TITLE: Calling on the U.S. Fish and Wildlife Service to Deny the Petition for Rulemaking Seeking to Revise Regulations to Allow Non-Indians to Possess and Use Eagle Feathers for Religious Purposes
WHEREAS, we, the members of the National Congress of American Indians of the United States, invoking the divine blessing of the Creator upon our efforts and purposes, in order to preserve for ourselves and our descendants the inherent sovereign rights of our Indian nations, rights secured under Indian treaties and agreements with the United States, and all other rights and benefits to which we are entitled under the laws and Constitution of the United States and the United Nations Declaration on the Rights of Indigenous Peoples, to enlighten the public toward a better understanding of the Indian people, to preserve Indian cultural values, and otherwise promote the health, safety and welfare of the Indian people, do hereby establish and submit the following resolution; and
WHEREAS, the National Congress of American Indians (NCAI) was established in 1944 and is the oldest and largest national organization of American Indian and Alaska Native tribal governments; and WHEREAS, bald and golden eagles are protected by the Bald and Golden Eagle Protection Act (Act), 6 U.S.C. §§ 668-668d, which criminalizes the taking or possession of eagles or their parts without a permit from the Fish and Wildlife Service (FWS); and
WHEREAS, recognizing the cultural and spiritual importance of the eagle in American Indian and Alaska Native culture and identity, in 1962 Congress amended the Act to provide the Secretary the authority to allow the use and possession of eagle feathers for the “religious purposes of Indian tribes;” and
WHEREAS, in U.S. v. Dion the Supreme Court held that Congress, in passing the Act, intended to abrogate Indian treaty rights to hunt bald and golden eagles, and thus the “religious purposes of Indian tribes” exception was not an impermissible racial classification, but a recognition of the political relationship between federally recognized tribes and the federal government and rights secured by treaties; and
WHEREAS, the existing federal regulations governing the “religious purposes of Indian tribes” exception recognize the limited language of the statue and its underlying political nature by only allowing members of federally recognized tribes to possess and use eagle feathers under the exception; and
WHEREAS, the FWS has published a petition for rulemaking and request for public comment related to a Petition that seeks to have the FWS amend the existing regulations governing the “religious purposes of Indian tribes” exception in the Act; and
WHEREAS, the Petition includes a request to have the existing regulations expanded to allow the “religious purposes of Indian tribes” exception to apply to any and all “sincere religious believers”, including non-Indians, who use eagle feathers in their religious practices; and
WHEREAS, the Petition’s request is in direct conflict with the express language of the Act and thus outside the scope of the FWS’s authority as established by the Supreme Court in U.S. v. Dion where they specifically rejected the “patronizing and strained view” that the Act allows the Secretary of the Interior to issue permits to non-Indians under the “religious purposes of Indian tribes” exception; and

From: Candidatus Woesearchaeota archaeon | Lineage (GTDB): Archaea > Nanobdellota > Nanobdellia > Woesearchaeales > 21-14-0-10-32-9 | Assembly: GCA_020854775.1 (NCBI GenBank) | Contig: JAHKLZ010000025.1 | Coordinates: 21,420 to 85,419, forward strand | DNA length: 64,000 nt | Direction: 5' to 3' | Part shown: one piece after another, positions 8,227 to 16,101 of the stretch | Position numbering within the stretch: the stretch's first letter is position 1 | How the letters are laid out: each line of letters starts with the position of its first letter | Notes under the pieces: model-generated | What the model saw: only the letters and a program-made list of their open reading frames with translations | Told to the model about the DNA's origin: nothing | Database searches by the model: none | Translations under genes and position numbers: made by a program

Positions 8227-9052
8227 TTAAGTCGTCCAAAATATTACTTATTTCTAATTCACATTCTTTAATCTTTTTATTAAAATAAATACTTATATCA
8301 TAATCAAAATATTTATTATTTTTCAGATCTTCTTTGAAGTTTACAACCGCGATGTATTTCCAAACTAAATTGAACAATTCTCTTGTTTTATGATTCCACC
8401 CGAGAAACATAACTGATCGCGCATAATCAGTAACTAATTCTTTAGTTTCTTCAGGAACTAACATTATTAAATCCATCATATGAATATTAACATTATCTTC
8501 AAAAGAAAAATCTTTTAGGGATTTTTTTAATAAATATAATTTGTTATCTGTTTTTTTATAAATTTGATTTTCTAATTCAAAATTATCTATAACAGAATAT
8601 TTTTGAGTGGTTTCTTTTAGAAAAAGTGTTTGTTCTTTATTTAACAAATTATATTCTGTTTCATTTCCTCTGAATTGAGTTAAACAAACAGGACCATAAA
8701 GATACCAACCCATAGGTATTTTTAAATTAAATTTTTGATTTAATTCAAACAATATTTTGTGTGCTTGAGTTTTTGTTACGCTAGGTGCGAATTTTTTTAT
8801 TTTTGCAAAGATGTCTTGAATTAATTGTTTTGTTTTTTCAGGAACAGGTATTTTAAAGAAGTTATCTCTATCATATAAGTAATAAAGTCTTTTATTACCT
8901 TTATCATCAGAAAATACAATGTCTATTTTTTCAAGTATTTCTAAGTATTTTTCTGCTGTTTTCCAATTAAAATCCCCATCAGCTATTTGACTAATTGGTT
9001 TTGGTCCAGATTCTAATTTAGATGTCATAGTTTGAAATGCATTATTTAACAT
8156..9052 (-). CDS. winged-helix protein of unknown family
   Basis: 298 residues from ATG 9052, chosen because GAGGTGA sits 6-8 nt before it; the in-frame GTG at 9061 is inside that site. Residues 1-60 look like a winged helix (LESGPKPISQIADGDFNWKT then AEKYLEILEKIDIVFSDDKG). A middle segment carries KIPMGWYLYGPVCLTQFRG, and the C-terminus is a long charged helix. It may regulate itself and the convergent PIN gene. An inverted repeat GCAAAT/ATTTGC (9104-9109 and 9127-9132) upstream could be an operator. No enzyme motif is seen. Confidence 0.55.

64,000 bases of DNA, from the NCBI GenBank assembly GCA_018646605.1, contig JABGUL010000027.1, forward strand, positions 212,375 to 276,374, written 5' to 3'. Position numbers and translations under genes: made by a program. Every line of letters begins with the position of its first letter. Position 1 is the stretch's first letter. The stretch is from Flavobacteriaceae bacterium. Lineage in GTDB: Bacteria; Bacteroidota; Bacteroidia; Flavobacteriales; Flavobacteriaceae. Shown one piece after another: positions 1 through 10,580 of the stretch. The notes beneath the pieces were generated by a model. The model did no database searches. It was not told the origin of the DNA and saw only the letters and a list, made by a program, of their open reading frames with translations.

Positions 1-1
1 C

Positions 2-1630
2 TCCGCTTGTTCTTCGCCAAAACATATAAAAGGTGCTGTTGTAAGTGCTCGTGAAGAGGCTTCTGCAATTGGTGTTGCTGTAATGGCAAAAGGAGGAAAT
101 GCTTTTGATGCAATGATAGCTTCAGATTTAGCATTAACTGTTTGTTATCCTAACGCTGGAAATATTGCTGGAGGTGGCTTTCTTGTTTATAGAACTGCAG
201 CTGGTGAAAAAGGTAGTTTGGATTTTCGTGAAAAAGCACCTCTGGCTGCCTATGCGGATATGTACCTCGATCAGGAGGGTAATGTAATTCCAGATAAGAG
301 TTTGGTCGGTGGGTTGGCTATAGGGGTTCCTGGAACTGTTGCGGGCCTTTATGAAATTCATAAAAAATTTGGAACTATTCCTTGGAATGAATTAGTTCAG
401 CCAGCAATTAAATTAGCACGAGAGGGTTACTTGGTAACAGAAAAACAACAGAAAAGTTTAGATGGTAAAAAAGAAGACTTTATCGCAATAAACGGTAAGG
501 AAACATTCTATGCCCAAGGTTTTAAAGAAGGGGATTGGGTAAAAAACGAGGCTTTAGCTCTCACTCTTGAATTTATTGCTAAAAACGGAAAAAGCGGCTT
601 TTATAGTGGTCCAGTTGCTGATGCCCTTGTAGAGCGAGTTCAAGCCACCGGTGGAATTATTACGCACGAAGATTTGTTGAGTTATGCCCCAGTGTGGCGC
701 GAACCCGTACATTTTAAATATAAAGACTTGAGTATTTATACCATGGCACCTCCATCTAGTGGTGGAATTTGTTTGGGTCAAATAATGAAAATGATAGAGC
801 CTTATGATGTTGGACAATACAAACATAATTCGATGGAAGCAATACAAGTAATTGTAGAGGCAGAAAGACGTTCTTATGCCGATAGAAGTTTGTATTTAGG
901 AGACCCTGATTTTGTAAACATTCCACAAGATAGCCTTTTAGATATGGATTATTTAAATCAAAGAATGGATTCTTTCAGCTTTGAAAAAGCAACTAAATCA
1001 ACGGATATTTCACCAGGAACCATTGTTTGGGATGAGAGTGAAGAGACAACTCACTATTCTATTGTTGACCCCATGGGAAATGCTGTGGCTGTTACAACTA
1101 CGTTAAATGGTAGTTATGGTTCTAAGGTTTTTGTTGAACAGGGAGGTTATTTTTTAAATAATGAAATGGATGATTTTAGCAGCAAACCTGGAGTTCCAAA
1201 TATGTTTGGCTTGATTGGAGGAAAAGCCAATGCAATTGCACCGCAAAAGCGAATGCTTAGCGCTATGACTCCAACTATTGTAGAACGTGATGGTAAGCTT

WHEREAS, the Petition’s request would also diminish the rights of members of federally recognized tribes to the benefit of non-Indians and violate the government’s trust obligation to federally recognized tribes by judging the sincerity of federally recognized tribal members’ religious beliefs alongside non-Indians, making federally recognized tribal members compete against nonIndians in an already strained permitting system, and incentivizing the appropriation and commercialization of not only eagle feathers, but American Indian and Alaska Native culture and religious beliefs; and
WHEREAS, the Petition expressly seeks to challenge and undermine the political versus racial distinction upheld by the Supreme Court in Morton v. Mancari by arguing that “[t]he politically unique relationship between federally recognized tribes and the U.S. government does not justify granting [federally recognized tribes] a religious accommodation while denying it to others who engage in similar religious practices;” and
WHEREAS, the political versus racial distinction established in Morton v. Mancari is a fundamental principle in the framework of federal Indian law and must be protected against all attempts to diminish its standing under federal laws and policies; and
WHEREAS, the FWS failed to conduct meaningful consultation with federally recognized tribes on the Petition before publishing the Petition in the Federal Register and seeking public comments; and WHEREAS, the formal comment period for the Petition has now closed but a final determination on the Petition is still pending.
NOW THEREFORE BE IT RESOLVED, that the National Congress of American Indians (NCAI) hereby calls on the United States Fish and Wildlife Service to fully and conclusively deny the Petition for rulemaking, which seeks to have FWS revise the existing regulations governing the “religious purposes of Indian tribes” exception in the Bald and Golden Eagle Protection Act and calls upon the sponsor of the Petition to withdraw the Petition; and
BE IT FURTHER RESOLVED, that this resolution shall be the policy of NCAI until it is withdrawn or modified by subsequent resolution.
The foregoing resolution was adopted by the General Assembly at the 2019 Annual Session of the National Congress of American Indians, held at the Albuquerque Convention Center, October 20-25, 2019, with a quorum present.